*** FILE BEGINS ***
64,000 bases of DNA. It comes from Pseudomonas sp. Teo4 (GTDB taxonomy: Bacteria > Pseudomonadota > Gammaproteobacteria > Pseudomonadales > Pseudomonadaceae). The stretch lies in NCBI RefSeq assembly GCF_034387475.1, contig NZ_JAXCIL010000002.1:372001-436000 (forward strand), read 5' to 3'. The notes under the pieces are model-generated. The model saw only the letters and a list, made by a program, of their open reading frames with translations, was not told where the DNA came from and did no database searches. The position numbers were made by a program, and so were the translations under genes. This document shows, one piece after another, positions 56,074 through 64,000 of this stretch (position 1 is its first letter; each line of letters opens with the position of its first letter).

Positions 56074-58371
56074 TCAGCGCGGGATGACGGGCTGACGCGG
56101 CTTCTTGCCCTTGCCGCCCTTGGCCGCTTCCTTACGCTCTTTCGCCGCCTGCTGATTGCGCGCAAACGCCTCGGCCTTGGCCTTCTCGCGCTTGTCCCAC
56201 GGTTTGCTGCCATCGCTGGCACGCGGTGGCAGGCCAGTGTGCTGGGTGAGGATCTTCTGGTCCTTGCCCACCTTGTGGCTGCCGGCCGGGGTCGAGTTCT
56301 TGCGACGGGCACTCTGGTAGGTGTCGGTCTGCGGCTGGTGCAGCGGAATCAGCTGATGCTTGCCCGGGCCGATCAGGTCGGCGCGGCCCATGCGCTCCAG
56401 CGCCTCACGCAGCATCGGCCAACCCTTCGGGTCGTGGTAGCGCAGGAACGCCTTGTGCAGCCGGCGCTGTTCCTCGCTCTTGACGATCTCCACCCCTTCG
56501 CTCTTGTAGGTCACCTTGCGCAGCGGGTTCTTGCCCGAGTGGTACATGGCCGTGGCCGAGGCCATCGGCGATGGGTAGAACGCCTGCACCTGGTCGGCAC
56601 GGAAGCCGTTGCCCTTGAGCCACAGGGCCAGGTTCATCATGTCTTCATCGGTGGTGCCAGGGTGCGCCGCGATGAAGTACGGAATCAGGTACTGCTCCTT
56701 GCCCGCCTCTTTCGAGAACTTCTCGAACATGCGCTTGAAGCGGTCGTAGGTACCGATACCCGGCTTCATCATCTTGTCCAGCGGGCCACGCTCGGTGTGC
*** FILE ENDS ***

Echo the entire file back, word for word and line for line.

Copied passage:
64,000 bases of DNA. It comes from Pseudomonas sp. Teo4 (GTDB taxonomy: Bacteria > Pseudomonadota > Gammaproteobacteria > Pseudomonadales > Pseudomonadaceae). The stretch lies in NCBI RefSeq assembly GCF_034387475.1, contig NZ_JAXCIL010000002.1:372001-436000 (forward strand), read 5' to 3'. The notes under the pieces are model-generated. The model saw only the letters and a list, made by a program, of their open reading frames with translations, was not told where the DNA came from and did no database searches. The position numbers were made by a program, and so were the translations under genes. This document shows, one piece after another, positions 56,074 through 64,000 of this stretch (position 1 is its first letter; each line of letters opens with the position of its first letter).

Positions 56074-58371
56074 TCAGCGCGGGATGACGGGCTGACGCGG
56101 CTTCTTGCCCTTGCCGCCCTTGGCCGCTTCCTTACGCTCTTTCGCCGCCTGCTGATTGCGCGCAAACGCCTCGGCCTTGGCCTTCTCGCGCTTGTCCCAC
56201 GGTTTGCTGCCATCGCTGGCACGCGGTGGCAGGCCAGTGTGCTGGGTGAGGATCTTCTGGTCCTTGCCCACCTTGTGGCTGCCGGCCGGGGTCGAGTTCT
56301 TGCGACGGGCACTCTGGTAGGTGTCGGTCTGCGGCTGGTGCAGCGGAATCAGCTGATGCTTGCCCGGGCCGATCAGGTCGGCGCGGCCCATGCGCTCCAG
56401 CGCCTCACGCAGCATCGGCCAACCCTTCGGGTCGTGGTAGCGCAGGAACGCCTTGTGCAGCCGGCGCTGTTCCTCGCTCTTGACGATCTCCACCCCTTCG
56501 CTCTTGTAGGTCACCTTGCGCAGCGGGTTCTTGCCCGAGTGGTACATGGCCGTGGCCGAGGCCATCGGCGATGGGTAGAACGCCTGCACCTGGTCGGCAC
56601 GGAAGCCGTTGCCCTTGAGCCACAGGGCCAGGTTCATCATGTCTTCATCGGTGGTGCCAGGGTGCGCCGCGATGAAGTACGGAATCAGGTACTGCTCCTT
56701 GCCCGCCTCTTTCGAGAACTTCTCGAACATGCGCTTGAAGCGGTCGTAGGTACCGATACCCGGCTTCATCATCTTGTCCAGCGGGCCACGCTCGGTGTGC